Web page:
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Thomas Jefferson’s Haitian Policy: Myths and Realities (review)

Thomas Jefferson’s Haitian Policy: Myths and Realities (review) JOURNAL OF THE EARLY REPUBLIC (Winter 2012) language and, with it, the distinctive spiritual foundations of their creed seem less irrational than the author suggests. Friederike Baer has written a conclusive and well-conceived study that truly deserves a broad readership among scholars and students of many stripes. This fine piece of research demonstrates the great potential of community studies to elucidate general developments in politics, society, or religion by carefully investigating competing social, economic, political, and cultural interests with small, manageable groups of people at the local level. Wo lfga ng S pli tter is a research fellow with the Center for United States Studies at Martin Luther University in Halle, Germany. He is the author of Pastors, People, Politics: German Lutherans in Pennsylvania, 1740­1790 (Trier, 1998) and currently is working on a biography of Henry Melchior Muhlenberg. Thomas Jefferson's Haitian Policy: Myths and Realities. By Arthur Scherr. (Lanham, MD: Lexington Books, 2011. Pp. 714. Cloth, $120.00.) Reviewed by Wendy H. Wong Did Thomas Jefferson hate the Haitian Revolution to the point of seeking to destroy it? In Thomas Jefferson's Haitian Policy, Arthur Scherr argues that no, he did not. Instead, he argues that historians, particularly American historians, http://www.deepdyve.com/assets/images/DeepDyve-Logo-lg.png Journal of the Early Republic University of Pennsylvania Press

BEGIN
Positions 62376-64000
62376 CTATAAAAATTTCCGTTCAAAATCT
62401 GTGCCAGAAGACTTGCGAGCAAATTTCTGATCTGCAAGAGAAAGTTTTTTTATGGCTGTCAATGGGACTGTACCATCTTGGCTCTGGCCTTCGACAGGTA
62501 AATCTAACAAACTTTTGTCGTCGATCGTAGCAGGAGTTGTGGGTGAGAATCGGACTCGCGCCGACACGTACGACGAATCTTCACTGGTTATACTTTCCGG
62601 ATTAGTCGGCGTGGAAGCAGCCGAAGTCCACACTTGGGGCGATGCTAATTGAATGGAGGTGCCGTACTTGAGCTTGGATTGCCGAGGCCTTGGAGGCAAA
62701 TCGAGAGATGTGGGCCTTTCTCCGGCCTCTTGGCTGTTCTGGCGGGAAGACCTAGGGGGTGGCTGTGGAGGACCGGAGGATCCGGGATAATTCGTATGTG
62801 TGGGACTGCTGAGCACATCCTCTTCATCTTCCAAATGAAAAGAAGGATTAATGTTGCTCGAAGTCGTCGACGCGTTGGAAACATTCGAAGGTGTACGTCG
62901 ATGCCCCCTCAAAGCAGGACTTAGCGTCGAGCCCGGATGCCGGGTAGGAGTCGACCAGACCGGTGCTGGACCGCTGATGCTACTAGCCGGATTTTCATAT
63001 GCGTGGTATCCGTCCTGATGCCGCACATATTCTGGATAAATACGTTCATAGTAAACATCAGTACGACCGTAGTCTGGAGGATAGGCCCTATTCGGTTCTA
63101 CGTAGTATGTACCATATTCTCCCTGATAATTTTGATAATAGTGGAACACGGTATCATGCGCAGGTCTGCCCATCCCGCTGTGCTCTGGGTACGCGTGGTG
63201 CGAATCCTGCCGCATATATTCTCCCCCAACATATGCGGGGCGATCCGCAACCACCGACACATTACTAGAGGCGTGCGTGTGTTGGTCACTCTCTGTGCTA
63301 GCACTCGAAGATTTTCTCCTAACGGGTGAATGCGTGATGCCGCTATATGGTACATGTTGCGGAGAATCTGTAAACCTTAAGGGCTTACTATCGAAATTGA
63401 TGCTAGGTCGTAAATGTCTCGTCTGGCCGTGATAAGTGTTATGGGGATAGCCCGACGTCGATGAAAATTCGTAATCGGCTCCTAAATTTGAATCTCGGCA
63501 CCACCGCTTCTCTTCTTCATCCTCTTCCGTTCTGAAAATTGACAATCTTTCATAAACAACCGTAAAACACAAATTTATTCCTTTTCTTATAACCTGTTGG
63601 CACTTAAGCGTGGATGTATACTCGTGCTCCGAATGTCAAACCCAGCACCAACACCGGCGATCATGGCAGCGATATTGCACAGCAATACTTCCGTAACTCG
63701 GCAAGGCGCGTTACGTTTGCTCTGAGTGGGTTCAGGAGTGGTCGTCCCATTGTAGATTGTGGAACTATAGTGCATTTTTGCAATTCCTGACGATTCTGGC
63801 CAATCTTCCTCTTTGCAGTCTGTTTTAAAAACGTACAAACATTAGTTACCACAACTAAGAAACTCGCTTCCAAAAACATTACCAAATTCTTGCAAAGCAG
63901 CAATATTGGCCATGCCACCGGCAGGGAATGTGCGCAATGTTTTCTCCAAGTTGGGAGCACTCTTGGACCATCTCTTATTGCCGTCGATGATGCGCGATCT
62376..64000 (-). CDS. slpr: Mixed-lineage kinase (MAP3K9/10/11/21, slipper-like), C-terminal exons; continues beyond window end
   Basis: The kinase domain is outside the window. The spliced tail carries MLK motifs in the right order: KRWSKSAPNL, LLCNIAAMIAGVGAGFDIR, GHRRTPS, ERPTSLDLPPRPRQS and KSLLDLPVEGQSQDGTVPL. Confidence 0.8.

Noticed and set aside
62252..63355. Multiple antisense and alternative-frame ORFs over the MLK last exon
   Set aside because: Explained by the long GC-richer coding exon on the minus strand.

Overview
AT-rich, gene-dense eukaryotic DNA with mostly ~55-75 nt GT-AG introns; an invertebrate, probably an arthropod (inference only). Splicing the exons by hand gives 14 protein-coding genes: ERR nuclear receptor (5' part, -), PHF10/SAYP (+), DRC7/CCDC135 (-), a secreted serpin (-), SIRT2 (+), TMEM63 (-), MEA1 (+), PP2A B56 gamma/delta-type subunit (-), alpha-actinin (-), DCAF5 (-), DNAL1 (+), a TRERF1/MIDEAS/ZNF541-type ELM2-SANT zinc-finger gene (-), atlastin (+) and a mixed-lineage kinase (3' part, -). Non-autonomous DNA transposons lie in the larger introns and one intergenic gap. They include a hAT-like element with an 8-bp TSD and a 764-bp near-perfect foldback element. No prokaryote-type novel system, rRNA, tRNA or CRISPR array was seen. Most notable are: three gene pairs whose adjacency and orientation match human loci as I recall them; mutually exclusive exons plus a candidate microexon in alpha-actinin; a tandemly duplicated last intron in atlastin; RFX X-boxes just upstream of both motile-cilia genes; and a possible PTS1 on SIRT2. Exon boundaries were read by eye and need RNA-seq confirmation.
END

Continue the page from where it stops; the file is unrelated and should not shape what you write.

Thomas Jefferson’s Haitian Policy: Myths and Realities (review)

Journal of the Early Republic , Volume 32 (4) – Oct 22, 2012

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Publisher
University of Pennsylvania Press
Copyright
Copyright Society for Historians of the Early American Republic.
ISSN
1553-0620
Publisher site
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Abstract

JOURNAL OF THE EARLY REPUBLIC (Winter 2012) language and, with it, the distinctive spiritual foundations of their creed seem less irrational than the author suggests. Friederike Baer has written a conclusive and well-conceived study that truly deserves a broad readership among scholars and students of many stripes. This fine piece of research demonstrates the great potential of community studies to elucidate general developments in politics, society, or religion by carefully investigating competing social, economic, political, and cultural interests with small, manageable groups of people at the local level. Wo lfga ng S pli tter is a research fellow with the Center for United States Studies at Martin Luther University in Halle, Germany. He is the author of Pastors, People, Politics: German Lutherans in Pennsylvania, 1740­1790 (Trier, 1998) and currently is working on a biography of Henry Melchior Muhlenberg. Thomas Jefferson's Haitian Policy: Myths and Realities. By Arthur Scherr. (Lanham, MD: Lexington Books, 2011. Pp. 714. Cloth, $120.00.) Reviewed by Wendy H. Wong Did Thomas Jefferson hate the Haitian Revolution to the point of seeking to destroy it? In Thomas Jefferson's Haitian Policy, Arthur Scherr argues that no, he did not. Instead, he argues that historians, particularly American historians,

Journal

Journal of the Early RepublicUniversity of Pennsylvania Press

Published: Oct 22, 2012

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